We've Heard It All before, Mr Brown; Small Businesses Unimpressed by Budget Pledges to Cut Red Tape
Byline: JENNY LITTLE
The Budget was not one for business. While pensioners celebrated their free bus travel and council tax refunds last Wednesday, small business owners wondered what - if anything - was in Gordon Brown's speech for them.
There was talk of cutting red tape, reducing the number of inspectorates that deal with business from 35 to nine, predicting that this would curb unnecessary visits. But business leaders have heard it all before.
Carol Undy, chairwoman of the Federation of Small Businesses, doubts that this promised assault by the state on paperwork will materialise.
A recent report for the Government from the Better Regulation Taskforce recommended a system of 'one in, one out' for new regulation to simplify bureaucracy. Undy would like to see this advice acted on.
She says: 'The Better Regulation Taskforce report is certainly radical, but whether there will be a ''fundamental change'' and ''a red tape revolution'' remains to be seen. Businesses are cynical because of broken promises.'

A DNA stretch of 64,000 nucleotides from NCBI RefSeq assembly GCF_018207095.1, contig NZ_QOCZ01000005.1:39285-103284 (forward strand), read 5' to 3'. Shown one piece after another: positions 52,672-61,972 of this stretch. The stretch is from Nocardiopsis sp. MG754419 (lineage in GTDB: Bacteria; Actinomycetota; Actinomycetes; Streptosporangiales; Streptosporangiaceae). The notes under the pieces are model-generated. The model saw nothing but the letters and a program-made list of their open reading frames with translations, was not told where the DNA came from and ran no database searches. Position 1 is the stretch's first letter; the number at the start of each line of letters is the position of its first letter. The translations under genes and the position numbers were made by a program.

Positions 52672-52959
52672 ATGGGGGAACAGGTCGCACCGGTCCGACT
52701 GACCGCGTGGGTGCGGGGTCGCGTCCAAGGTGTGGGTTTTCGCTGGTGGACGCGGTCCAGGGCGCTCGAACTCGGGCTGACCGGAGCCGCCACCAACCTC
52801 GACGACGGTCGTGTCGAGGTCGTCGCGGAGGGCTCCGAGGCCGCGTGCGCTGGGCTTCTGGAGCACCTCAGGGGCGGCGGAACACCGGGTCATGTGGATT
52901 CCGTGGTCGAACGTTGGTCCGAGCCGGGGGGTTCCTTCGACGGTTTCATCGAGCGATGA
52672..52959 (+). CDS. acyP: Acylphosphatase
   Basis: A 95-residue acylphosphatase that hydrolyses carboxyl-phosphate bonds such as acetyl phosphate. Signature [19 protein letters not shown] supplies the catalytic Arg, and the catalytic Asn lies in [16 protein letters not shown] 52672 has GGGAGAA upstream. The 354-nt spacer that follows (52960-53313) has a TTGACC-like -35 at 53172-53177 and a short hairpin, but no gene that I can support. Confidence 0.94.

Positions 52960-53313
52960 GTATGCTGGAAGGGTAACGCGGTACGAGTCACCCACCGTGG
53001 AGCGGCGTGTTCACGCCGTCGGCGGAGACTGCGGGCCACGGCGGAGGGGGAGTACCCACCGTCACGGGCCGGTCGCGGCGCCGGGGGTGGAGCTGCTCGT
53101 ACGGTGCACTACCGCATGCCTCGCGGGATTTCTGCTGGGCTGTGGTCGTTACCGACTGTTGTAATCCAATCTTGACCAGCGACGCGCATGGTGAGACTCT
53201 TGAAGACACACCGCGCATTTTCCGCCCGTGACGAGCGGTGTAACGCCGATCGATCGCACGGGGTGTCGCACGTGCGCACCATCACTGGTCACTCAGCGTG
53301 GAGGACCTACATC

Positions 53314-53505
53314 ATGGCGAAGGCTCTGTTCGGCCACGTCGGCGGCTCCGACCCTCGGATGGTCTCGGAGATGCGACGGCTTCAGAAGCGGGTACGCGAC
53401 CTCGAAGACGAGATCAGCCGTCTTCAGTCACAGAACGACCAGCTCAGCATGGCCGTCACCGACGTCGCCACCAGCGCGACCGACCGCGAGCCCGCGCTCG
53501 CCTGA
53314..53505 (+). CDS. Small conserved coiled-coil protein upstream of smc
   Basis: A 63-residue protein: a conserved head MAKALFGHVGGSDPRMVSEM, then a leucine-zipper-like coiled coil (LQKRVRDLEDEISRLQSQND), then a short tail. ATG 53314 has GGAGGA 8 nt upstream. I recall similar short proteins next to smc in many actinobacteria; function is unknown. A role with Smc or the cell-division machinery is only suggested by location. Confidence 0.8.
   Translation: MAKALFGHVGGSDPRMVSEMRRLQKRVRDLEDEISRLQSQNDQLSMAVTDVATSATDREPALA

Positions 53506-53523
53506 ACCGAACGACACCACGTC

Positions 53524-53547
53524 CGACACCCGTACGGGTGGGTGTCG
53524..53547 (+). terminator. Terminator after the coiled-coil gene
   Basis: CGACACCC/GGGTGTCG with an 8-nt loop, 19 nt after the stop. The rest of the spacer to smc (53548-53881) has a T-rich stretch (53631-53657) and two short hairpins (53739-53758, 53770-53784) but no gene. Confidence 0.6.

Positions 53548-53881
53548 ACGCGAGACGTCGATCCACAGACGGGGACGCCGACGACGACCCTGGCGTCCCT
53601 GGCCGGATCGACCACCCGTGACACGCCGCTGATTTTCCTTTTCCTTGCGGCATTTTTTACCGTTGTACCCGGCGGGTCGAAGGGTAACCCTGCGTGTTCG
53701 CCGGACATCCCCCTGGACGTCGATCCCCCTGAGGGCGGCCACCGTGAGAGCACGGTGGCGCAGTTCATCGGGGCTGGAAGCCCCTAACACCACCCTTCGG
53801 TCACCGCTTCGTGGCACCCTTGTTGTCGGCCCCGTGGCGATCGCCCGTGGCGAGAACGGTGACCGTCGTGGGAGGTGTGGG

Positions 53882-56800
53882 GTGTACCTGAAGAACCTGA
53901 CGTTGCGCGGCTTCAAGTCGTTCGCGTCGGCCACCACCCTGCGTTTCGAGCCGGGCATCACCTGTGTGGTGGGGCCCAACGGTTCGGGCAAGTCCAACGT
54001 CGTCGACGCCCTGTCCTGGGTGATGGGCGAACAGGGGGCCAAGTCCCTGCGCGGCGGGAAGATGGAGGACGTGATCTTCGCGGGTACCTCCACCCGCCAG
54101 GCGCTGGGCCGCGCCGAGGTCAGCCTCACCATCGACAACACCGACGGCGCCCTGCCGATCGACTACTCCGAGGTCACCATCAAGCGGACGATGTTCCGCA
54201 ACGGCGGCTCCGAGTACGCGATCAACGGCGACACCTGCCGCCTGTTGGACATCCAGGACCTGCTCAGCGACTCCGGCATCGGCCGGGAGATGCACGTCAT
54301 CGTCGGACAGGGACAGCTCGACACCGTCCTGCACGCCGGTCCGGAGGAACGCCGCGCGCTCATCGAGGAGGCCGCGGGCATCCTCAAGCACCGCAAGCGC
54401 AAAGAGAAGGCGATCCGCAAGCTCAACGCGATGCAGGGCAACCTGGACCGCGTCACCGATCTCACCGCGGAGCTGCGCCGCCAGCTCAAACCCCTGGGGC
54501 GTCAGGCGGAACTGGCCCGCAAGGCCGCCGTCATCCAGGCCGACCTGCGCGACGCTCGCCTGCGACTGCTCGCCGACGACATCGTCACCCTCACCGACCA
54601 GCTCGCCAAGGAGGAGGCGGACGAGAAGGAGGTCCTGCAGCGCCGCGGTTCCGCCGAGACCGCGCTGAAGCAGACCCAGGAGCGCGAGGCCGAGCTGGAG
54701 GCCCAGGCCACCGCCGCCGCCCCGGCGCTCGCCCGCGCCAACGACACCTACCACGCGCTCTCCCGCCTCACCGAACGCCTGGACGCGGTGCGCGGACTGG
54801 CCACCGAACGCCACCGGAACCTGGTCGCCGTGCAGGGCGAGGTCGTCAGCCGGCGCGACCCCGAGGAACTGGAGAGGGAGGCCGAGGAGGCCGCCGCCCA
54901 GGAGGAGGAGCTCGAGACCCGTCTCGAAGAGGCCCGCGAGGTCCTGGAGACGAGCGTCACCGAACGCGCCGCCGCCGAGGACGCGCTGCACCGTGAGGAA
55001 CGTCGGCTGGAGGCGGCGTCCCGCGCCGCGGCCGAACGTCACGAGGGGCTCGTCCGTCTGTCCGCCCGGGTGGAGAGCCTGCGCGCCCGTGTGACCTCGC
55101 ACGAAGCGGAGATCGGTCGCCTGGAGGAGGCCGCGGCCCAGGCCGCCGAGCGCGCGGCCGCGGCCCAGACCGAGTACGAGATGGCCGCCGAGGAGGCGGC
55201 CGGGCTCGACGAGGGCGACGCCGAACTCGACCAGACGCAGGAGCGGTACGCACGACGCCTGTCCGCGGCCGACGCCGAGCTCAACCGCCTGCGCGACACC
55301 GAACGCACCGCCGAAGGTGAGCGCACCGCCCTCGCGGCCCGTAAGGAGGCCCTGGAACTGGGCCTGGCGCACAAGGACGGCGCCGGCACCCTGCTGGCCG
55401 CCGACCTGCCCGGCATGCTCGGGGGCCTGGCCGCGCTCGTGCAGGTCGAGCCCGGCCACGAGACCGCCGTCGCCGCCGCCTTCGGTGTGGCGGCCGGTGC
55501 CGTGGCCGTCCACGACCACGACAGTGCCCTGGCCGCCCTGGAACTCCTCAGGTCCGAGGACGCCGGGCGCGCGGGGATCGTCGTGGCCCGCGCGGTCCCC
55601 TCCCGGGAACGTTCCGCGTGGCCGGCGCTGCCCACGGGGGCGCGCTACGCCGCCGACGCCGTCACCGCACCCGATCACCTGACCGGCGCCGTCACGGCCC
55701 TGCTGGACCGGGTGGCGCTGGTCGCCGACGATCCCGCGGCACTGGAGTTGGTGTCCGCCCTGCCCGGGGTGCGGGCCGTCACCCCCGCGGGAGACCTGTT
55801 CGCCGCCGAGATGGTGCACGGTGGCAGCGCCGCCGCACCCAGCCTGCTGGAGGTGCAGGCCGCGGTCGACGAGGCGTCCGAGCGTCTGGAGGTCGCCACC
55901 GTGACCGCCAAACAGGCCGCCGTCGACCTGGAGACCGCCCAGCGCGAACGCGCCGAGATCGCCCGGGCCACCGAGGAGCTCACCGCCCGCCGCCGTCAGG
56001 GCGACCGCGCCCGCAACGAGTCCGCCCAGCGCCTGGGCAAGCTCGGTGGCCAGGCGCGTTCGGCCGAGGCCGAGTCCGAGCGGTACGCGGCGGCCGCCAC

Keith Chetwynd has been running RK Engineering in Atherstone, Warwickshire, for 24 years and has found the burden of regulation a major hindrance to his company's growth.
Keith, 56, says: 'I laughed when I heard the Chancellor trumpeting Britain's economic growth - my firm isn't growing.
'Gordon Brown has done nothing to help competitiveness and has just created a climate of fear among business owners.
'I spend most of my time battling to keep up with health and safety laws and new rules and regulations. I felt it was a cynical Budget targeted at the easy vote.'
Research and development was on the agenda again. A regular complaint among smaller businesses is that they struggle to win public sector contracts against larger competitors.
The Chancellor vowed that at least 2. …